Memoir/Memory Narrative Style Advice: Show Don't Tell
Lesson 6 of 7
Objective: SWBAT know and/or recognize the distinction between "telling" and "showing."
Introduction and Context
I’ve taught creative writing and/or essay writing my entire twenty-three year career, and one of the most difficult concepts over these many years for students to master is the art of “showing” and not telling. I often feel that this aspect of student-writing is like irony -- one gets it or not. Clearly kids from more literate households can elaborate in their writing to show rather than tell. I think it is a function of overall literacy. The closest I can come to teaching it these many years is to illustrate it and hope for the best!
I find that some examples help to at least conceptualize the idea. I try to provide several -- small ones and longer ones and some media information too.
At the beginning of the lesson on this topic, I project several passages on the screen, as a way of beginning this rather sophisticated conversation.
The first one is borrowed from Grammar Girl -- among my favorite writers re: style. (My other “go to” fav. is Rutgers professor and internet original Jack Lynch.) Grammar Girl has been around as a podcast since 2006, and, recently, she has created a website called “Quick and Dirty Tips.” (I can also recommend her print book.)
Here’s her example for changing telling into showing --
Here’s a sentence that tells:
Mr. Bobweave was a fat, ungrateful old man.
That gets the information across, but it’s boring. It simply tells the reader the basics about Mr. Bobweave.
Here’s a way to create an image of Mr. Bobweave in the reader’s mind:
Mr. Bobweave heaved himself out of the chair. As his feet spread under his apple-like frame and his arthritic knees popped and cracked in objection, he pounded the floor with his cane while cursing that dreadful girl who was late again with his coffee.
I like this example of the technique, especially because she uses the verb “heaved,” which also illustrates how students should use strong verbs. Also, the “arthritic knees” and the “pounding cane” show his age and his anger.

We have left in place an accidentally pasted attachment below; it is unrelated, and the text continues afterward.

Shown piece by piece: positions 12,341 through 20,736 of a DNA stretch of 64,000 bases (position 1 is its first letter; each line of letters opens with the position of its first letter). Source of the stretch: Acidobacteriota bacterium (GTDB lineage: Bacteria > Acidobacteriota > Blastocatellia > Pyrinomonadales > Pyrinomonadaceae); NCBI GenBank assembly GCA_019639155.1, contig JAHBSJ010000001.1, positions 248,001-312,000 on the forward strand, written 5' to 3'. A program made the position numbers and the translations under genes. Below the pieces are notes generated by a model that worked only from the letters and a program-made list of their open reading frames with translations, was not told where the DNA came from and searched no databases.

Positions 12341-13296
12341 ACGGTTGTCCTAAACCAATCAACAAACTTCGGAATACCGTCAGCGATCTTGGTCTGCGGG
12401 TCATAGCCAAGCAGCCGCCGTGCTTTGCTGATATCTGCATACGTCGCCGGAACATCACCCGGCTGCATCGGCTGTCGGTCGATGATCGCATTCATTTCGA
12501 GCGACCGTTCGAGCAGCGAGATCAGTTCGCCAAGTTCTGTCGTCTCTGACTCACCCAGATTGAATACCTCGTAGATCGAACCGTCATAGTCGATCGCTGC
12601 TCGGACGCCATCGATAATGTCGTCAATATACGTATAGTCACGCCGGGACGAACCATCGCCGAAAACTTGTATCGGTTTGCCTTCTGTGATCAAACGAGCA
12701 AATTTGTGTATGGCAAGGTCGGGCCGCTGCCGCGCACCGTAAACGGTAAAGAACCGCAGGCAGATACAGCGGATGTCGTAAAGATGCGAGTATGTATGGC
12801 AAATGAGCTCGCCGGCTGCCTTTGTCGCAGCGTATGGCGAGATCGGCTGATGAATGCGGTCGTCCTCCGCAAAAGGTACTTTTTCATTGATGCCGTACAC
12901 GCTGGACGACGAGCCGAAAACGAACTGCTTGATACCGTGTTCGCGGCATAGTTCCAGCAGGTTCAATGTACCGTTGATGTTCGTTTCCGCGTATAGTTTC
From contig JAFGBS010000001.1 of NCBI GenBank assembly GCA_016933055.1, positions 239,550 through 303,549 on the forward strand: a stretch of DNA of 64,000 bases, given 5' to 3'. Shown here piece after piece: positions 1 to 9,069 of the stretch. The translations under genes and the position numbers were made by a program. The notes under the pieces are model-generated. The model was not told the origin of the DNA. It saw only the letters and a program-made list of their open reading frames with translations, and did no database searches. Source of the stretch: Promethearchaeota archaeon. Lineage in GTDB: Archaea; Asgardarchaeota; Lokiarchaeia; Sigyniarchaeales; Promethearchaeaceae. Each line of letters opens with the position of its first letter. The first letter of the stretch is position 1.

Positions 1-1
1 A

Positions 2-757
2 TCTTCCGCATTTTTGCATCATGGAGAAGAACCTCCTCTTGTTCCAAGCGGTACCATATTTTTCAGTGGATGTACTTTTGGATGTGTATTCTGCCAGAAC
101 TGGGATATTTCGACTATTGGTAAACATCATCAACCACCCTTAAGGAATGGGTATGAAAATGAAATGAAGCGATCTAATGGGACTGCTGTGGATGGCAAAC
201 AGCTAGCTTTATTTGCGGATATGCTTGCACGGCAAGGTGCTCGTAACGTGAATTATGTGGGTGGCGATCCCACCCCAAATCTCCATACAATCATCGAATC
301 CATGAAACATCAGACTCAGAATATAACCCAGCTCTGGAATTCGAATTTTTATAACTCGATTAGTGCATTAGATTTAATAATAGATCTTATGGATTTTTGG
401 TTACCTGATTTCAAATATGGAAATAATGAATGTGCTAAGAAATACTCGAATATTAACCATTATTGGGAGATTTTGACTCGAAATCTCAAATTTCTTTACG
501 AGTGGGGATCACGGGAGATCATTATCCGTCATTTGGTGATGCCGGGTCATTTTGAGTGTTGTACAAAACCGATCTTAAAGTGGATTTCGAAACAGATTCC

After illustrating the concept in this manner, I challenge students to label a passage in their Narrative where they are “telling” and turn it in to “showing.” (The way in which this challenge plays out is highlighted in the guided practice section to follow.)
Finally, I use two video clips to illustrate the concept, as I find this assists students to further understand. First, I play this youtube video of a young, college student giving a speech about “texting while driving,” and, then, I play this public service announcement from Belgium. While the first example (admittedly low on production value) is a relatively competent version of a classic college speech class “persuasive” speech it pales in comparison to the PSA from Europe -- obviously example #1 is “telling” and #2 is showing!
After I have introduced the concept, both in print and video, I ask students to jump back into their own prose, calling up the Google Doc copy of their Memory Narrative draft. I pace around the room asking students to use the highlighting tool to mark a passage of “telling.” Then, I have students log out and switch seats to sit with their peer-critiquing partner (the same partner from the peer-critiquing lesson).
Once they are reseated, students then switch to one another’s drafts, and they review the highlighted passage. Using a combination of typing in Doc comments and conversation face-to-face, they offer each other advice regarding needed changes from “telling” to “showing.”
As the period draws to a close, I continue to ask for the partners to complete the exercise again and again until the cell rings ...